Children can deal with the truth, no matter how difficult or traumatic. What they find hard are the untruths. When circumstances surrounding the death are particularly distressing, it may be tempting to withhold information. However, a death by murder or manslaughter tends to be picked up by the press and the local grapevine. The chances are that a child will overhear a conversation, or be told by someone at school. It is much better that they are told in a controlled way, in a safe place, by someone they trust.

A child is going to find what they hear difficult. In their helpful booklet “Hope Beyond the Headlines“ Winston’s Wish make some recommendations on ways to tell children that someone has died in these circumstances. The approach is one of a sandwich made up of difficult bits layered in-between anything that is reassuring or that might help the child to feel safe. Think carefully about the actual words you use. With young children try not use emotive language such as “stabbed” or “murdered.” Saying “hurt” and “killed” still gets the message across but puts more focus on the death of someone important to the child, rather than the violent circumstances.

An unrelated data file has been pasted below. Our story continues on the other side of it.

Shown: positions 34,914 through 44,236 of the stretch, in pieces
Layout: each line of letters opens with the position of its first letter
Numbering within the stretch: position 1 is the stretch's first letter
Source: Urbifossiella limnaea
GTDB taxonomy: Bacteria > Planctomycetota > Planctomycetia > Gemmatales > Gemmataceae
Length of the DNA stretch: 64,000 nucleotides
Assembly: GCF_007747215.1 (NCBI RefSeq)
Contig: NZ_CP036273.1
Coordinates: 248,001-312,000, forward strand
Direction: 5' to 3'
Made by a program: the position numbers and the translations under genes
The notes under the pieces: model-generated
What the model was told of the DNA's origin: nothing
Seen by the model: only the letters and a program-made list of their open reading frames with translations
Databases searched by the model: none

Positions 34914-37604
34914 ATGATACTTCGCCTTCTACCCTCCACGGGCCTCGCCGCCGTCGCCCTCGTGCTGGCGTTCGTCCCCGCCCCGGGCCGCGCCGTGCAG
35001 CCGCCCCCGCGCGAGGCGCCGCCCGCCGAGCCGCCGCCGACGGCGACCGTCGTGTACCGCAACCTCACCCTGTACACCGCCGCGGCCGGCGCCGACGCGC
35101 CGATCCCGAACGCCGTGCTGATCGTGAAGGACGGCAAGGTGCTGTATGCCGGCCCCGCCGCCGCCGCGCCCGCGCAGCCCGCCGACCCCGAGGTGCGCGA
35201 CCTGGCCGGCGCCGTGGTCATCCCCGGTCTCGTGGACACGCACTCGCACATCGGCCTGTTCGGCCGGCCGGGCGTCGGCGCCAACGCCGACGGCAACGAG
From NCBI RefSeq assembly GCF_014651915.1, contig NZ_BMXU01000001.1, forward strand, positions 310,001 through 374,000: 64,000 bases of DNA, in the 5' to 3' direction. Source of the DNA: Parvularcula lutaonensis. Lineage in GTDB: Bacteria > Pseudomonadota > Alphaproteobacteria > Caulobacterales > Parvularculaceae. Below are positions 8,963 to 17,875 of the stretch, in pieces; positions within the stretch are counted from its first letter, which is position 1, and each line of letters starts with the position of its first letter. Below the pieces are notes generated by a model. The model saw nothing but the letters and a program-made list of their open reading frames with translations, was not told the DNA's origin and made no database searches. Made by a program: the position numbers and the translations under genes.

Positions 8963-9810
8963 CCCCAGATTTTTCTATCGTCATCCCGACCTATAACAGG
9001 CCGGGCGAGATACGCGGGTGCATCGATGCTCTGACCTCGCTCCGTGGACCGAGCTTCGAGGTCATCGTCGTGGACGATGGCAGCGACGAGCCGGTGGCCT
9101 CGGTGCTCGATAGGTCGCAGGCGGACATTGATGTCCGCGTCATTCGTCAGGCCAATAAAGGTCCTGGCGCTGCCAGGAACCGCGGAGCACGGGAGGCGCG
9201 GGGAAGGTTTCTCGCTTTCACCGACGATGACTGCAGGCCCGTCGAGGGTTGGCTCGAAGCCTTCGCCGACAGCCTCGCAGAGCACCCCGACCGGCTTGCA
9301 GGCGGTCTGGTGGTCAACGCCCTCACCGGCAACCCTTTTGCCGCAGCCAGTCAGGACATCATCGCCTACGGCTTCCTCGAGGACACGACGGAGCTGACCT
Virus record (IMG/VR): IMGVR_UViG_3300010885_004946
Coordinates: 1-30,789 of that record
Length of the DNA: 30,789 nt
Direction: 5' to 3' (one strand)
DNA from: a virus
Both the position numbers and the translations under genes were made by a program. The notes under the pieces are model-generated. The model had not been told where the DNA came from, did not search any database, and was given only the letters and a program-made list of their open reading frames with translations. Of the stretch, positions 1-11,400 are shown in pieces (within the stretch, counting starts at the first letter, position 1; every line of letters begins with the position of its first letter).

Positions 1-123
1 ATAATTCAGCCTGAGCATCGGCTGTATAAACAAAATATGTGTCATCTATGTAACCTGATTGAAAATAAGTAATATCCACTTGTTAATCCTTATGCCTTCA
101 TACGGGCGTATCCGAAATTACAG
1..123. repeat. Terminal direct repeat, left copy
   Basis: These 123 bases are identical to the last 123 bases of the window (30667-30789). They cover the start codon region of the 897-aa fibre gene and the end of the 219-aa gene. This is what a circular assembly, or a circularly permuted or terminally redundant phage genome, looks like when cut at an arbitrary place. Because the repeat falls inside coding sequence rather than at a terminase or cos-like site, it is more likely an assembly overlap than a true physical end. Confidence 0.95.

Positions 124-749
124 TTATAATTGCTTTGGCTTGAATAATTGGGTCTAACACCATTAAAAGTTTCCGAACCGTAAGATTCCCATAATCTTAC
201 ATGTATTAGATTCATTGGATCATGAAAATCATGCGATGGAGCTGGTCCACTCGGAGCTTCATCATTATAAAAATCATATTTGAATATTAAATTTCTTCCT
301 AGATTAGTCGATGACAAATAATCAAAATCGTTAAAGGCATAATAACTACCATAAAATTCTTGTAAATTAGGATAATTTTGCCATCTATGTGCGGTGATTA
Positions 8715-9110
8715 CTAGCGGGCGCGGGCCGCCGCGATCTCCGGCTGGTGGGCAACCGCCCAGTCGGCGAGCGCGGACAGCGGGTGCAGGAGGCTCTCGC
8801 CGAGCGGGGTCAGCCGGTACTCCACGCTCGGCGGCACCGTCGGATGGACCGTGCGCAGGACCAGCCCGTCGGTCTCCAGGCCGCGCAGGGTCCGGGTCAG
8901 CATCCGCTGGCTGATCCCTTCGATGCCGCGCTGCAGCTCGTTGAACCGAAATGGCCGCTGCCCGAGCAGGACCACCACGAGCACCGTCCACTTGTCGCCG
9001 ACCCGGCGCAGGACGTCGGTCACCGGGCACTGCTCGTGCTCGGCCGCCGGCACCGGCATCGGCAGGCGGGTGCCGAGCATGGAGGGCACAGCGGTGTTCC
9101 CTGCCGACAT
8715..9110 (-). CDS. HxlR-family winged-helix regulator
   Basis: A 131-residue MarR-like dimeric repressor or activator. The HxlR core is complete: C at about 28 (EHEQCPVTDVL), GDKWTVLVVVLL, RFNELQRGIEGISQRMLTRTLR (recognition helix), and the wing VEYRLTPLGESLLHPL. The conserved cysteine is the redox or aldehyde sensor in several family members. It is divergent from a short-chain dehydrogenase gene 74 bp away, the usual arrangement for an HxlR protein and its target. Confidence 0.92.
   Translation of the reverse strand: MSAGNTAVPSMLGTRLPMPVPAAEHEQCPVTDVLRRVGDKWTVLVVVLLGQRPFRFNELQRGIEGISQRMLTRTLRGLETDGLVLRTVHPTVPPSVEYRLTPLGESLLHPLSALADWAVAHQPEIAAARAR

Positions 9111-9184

The words below are not meant to be a script, more ideas to give you the confidence to go with what feels right for you and the child or children that you are with.


Start by explaining that someone has died. Let’s sit down together in the kitchen, I have something difficult I need to speak to you about. I am very sorry to have to tell you that Dad died last night.


This may be all you need to say at this stage but if they have already picked up information from the media, you may need to say more. Overheard conversations, or use of social media, will speed up the need to know, particularly with adolescents and teenagers. If you suspect this is the case, check it out by asking what they think has happened; this will give you a clue as to how much they already know. It is important to correct any wrong facts.


Although Dad is dead he is not hurting. Dad was attacked by some people and they had a very big fight. The doctors tried their best to make him better but he was too badly hurt and he died.